This is VOA news. Reporting by remote, I'm David Byrd.
Ousted Mali President Ibrahim Boubacar Keita has left the country for medical treatment in Abu Dhabi as talks about a transition back to civilian rule following last month's military coup got off to a chaotic start.
His former chief of staff, Mamadou Camara, told the Reuters news agency that Keita left Bamako on Saturday evening aboard a plane chartered by the United Arab Emirates at the request of Mali's ruling junta.
The 75-year-old Keita was hospitalized in Bamako on Tuesday six days after he was released from detention by the ruling junta, which seized power on August 18.
Talks about the shape of the transition period opened on Saturday with hundreds of representatives from the junta, political parties and civil society groups attending an opening ceremony in Bamako.
Thousands of women marched through the capital of Belarus on Saturday calling for the resignation of the country's authoritarian president, Alexander Lukashenko. University students also took to the streets of Minsk to demonstrate against the detention of classmates during the wave of protests that have gripped the country for four weeks.
For the first time in the weeks of demonstrations, supporters of LGBTQ rights appeared with rainbow flags to join the women's march in Minsk, an indication that Lukashenko's opponents are becoming bolder.
Rescue workers digging through the rubble of a Beirut building for the third day on Saturday said there was no longer any hope of finding someone alive more than a month after a massive port explosion shattered Lebanon's capital.
The authorities held ceremonies on Friday to mark a month since the explosion tore into a city already reeling from a crippling economic crisis.
This is VOA news.
The World Health Organization says it is not likely a safe, effective vaccine against COVID-19 will be available for widespread use before the middle of next year. Lisa Schlein reports from Geneva.
Health officials are urging people to lower their expectations. They say the development of a safe, efficacious vaccine takes time and cannot be rushed.
WHO spokeswoman Margaret Harris says a vaccine must be proven to be safe and seen to provide protection against the coronavirus in at least 50 percent of subjects before it can be approved for public use.
"The good news is the manufacturers are already putting bets on which one is likely to be the vaccine. And, they are all working on how they can scale-up production of vaccines, once we know which ones are the ones we will roll out."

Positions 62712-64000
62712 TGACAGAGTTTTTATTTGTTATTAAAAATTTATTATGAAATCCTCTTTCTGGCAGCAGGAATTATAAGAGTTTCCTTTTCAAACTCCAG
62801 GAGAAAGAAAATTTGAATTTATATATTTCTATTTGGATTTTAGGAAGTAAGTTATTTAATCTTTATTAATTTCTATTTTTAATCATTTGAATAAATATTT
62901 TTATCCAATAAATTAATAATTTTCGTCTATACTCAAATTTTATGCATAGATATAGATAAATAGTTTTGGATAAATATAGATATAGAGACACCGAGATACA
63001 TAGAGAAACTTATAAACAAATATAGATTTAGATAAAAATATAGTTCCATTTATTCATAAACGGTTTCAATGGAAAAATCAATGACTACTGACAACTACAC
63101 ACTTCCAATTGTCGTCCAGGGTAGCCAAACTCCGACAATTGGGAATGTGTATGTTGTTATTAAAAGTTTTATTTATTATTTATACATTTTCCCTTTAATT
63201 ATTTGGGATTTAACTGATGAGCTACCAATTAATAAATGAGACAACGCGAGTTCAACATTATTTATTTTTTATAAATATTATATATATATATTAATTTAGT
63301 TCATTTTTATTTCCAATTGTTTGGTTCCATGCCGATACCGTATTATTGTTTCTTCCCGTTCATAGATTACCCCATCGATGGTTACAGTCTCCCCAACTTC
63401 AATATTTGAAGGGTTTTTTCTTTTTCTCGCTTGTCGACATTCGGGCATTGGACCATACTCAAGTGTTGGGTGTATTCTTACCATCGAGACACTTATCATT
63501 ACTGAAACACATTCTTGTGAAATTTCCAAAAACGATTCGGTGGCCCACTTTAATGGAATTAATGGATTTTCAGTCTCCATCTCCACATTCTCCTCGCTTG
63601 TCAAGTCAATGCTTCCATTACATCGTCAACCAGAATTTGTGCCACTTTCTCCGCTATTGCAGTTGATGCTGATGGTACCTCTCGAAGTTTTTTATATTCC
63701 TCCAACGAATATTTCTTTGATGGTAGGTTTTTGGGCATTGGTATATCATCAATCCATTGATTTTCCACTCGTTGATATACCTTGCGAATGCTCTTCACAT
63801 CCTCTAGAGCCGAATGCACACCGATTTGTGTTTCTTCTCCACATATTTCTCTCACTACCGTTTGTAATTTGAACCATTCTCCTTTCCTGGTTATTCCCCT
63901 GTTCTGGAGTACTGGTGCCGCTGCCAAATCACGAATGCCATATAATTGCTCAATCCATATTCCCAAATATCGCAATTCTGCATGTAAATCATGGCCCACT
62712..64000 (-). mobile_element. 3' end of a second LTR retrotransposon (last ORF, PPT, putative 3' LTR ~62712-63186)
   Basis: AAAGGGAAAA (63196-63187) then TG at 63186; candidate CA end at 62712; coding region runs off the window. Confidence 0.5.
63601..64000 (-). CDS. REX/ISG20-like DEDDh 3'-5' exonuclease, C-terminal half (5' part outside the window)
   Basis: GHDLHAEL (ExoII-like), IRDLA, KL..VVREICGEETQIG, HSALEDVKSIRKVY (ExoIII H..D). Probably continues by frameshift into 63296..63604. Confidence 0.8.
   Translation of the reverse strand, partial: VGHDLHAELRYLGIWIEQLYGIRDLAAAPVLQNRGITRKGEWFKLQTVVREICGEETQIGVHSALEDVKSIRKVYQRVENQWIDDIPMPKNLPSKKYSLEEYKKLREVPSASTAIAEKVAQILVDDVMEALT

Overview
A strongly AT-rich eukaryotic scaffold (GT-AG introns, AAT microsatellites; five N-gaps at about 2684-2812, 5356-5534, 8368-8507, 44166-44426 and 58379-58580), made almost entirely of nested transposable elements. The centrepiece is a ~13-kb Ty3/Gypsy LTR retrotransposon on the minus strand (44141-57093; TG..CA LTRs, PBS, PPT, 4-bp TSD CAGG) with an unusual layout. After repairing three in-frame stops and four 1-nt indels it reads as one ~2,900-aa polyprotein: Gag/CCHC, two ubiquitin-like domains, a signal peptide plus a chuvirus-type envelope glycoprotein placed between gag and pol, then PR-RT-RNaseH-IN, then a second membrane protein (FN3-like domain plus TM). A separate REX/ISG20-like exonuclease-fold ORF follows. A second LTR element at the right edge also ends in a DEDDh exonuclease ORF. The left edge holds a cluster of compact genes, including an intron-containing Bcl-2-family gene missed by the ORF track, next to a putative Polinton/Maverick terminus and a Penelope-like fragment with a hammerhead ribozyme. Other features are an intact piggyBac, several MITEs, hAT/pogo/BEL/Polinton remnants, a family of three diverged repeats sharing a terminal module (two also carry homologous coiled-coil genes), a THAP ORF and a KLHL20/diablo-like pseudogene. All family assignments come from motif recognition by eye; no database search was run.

Harris tells VOA the WHO does not tell governments when a vaccine should be made available for emergency or general use. However, she cautions against raising false hopes about the prospect of an imminent vaccine that will vanquish the pandemic.
Lisa Schlein, for VOA news, Geneva.
Ahead of Labor Day in the United States, unions representing millions across several working-class sectors are threatening to authorize work stoppages in support of the Black Lives Matter movement amid calls for concrete measures that address racial injustice. AP's Julie Walker reports.
In a statement first shared with The Associated Press, labor leaders signaled a willingness to escalate tactics to force lawmakers to take action on police reform and systemic racism.
Working Families Party national director Maurice Mitchell says economic and racial justice are linked.
"Labor unions are recognizing that the power to labor, work stoppages and strikes have a role in the social justice movement and this is an escalation. This is both an escalation and a historic, historic show of solidarity."
He says decision-makers need to take notice.
"If I was one of them, I would be really concerned, I would be even scared."
Mitchell says this opens a new front in the fight for racial justice.
Julie Walker New York
Thousands of Israelis gathered again outside Prime Minister Benjamin Netanyahu's official residence in Jerusalem on Saturday to demand the prime minister's resignation as he is on trial for corruption charges.
Netanyahu has vowed to remain in office despite being charged last year with bribery, fraud and breach of trust in the three long-running corruption investigations.
He has rejected the allegations as a witch hunt and has lashed out at the judiciary, law enforcement and the media.
You can find more on these stories and the rest of the day's news at voanews.com. This is VOA news.